Tuesday, October 21, 2014

Second Grade Self-Portraits

Second graders created these incredible self-portraits with glue and chalk pastels. They blended colors to create vibrant results.  This project followed up on their spring self-portrait project last year, where they drew themselves and then created their "secret animal identity" by putting tracing paper over the portrait and drawing an animal's face over their own. I was amazed at how much of the proportions of the face they remembered from first grade.

Monday, October 20, 2014

First Grade Color Wheels

First graders have been learning about primary and secondary colors. They mixed primary color paints red, blue, and yellow to create secondary colors green, orange, and purple. Then, they painted abstract shapes in each of those six colors. After the paint dried, they created their own color wheels by cutting shapes from their paintings and decorating and labeling with Sharpie.

Whenever I'm looking at my students' art, I think a lot about how it reflects who they are as individuals. When you look closely at both the product and the process of young artists, there is so much to discover. For example, it is always so interesting to me when a student makes a gigantic mess with their supplies and tools during the process of creating, then ends up with a very precise, detailed, and neat work of art.  With art, the path from A to B is not always a straight line! In this project, some students referenced the color wheel that I provided as a display, while others had either memorized the order already, and others just winged it, using whatever order and whatever spellings they pleased.  Some of the students wanted their colors to be the exact shade they saw on the color wheel, and mixed many versions of their secondary colors to get it just right, while others painted right away and seemed more interested in the process and the visual and kinesthetic sensations of mixing the paint.

As students get older, there is such a variety in their comfort level in thinking out of the box and taking artistic risks.  First graders just seem to go for it a lot of the time, and I spend a lot of time thinking about how to maintain that fearlessness as students get older and more anxious about making mistakes.

Here are some of the lovely color wheels. I hope you will look closely and notice how each one is different and unique.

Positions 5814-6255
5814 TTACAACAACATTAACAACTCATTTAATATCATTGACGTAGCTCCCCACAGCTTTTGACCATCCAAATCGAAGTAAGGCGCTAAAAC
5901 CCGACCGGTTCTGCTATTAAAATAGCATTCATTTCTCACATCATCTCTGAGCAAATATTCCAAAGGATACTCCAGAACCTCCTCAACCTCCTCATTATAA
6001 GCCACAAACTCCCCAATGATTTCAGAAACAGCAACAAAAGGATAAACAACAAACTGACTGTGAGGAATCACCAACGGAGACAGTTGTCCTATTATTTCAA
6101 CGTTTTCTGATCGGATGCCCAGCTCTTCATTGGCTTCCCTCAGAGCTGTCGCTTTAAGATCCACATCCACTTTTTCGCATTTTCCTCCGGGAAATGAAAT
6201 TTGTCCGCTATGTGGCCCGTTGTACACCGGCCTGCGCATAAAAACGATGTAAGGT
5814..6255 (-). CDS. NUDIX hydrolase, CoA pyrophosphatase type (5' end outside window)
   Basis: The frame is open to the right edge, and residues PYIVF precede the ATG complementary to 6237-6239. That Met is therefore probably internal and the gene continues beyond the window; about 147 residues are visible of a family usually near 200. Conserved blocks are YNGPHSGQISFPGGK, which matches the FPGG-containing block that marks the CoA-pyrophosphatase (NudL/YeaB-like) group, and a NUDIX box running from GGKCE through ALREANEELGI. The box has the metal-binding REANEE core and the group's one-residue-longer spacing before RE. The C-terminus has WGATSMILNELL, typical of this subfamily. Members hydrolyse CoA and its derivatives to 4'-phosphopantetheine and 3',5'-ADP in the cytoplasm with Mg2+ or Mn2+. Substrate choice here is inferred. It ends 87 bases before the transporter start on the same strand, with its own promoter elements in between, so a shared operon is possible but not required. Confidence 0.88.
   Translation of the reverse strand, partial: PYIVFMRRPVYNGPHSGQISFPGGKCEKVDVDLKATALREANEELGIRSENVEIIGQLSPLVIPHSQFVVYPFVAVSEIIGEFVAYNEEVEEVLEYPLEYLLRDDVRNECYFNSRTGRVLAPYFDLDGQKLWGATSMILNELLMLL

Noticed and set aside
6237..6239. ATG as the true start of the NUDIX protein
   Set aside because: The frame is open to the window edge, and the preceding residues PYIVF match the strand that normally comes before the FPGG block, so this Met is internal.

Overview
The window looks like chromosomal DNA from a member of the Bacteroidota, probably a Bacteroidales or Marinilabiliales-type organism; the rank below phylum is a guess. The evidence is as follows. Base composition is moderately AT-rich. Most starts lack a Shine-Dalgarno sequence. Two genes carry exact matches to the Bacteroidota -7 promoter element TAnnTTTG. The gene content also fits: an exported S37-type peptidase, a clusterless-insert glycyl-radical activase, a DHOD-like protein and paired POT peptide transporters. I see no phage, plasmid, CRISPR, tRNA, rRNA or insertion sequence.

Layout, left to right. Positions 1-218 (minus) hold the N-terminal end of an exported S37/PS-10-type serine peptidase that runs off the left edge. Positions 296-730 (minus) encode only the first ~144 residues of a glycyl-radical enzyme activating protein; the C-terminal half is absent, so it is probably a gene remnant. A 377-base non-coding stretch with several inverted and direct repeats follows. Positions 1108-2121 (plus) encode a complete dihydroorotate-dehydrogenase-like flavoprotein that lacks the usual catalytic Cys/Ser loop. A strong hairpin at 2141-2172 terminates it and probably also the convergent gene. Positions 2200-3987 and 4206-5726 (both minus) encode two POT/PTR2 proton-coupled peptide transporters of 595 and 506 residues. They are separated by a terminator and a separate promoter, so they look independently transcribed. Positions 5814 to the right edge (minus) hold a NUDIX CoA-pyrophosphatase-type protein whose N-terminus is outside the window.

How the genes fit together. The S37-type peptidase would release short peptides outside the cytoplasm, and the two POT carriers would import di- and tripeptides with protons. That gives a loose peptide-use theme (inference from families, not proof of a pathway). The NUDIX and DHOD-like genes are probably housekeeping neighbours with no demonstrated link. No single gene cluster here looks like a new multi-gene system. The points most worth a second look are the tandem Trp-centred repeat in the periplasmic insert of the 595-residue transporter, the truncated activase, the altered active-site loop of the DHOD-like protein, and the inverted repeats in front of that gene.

I love the rainbow detail here! Also notice that there is a tertiary color included here (yellow-green) because her first attempt at green did not turn out just right and she tried again. 

Notice that this student used the matching color to label the wheel- red is written in red, blue is written in blue, etc.

Here the student put red and blue next to violet instead of above. The solid line should intersect with the dotted line, but they problem-solved and figured out a way to still show the groups of colors by changing the path of the lines to go around the violet shape.

 This one is "Princes and Princesses." So original! So fancy!

 The expressiveness of these faces is incredible! Notice the details of the teeth and even scars.

This thorough student even included grey, which is a neutral that we have not discussed.  I love the freckle-faced green circle.

It is fascinating to me that this student adjusted the orientation of the writing according to where the colors sit on the wheel.  It's perfectly logical, really- wheels turn, and this is a color wheel, so you should turn it!  It's so interesting to see how kids think.

This student forgot to make a dotted line... so he problem-solved and put dots on his straight line! While many students cut all the same shape, as on the color wheel poster they saw, he enjoyed cutting a variety of different shapes.

The expressiveness and the exuberance of this color wheel just makes me giggle. What great energy!

Friday, October 10, 2014

Kindergarteners Draw With Scissors

Kindergarteners explored the collage "Beasts of the Sea" by Henri Matisse and learned how to create a collage using paper, scissors, and glue sticks. They also looked at self-portraits of Andy Warhol and Vincent Van Gogh, then they created their own self portraits.  We talked about cutting and gluing techniques, such as drawing the shape before cutting it out, and controlling the amount of glue by gluing only the smaller cut piece of paper.

Here are some of the wonderful results! You can see all of the portraits hanging up on the 2nd floor boards outside the art room.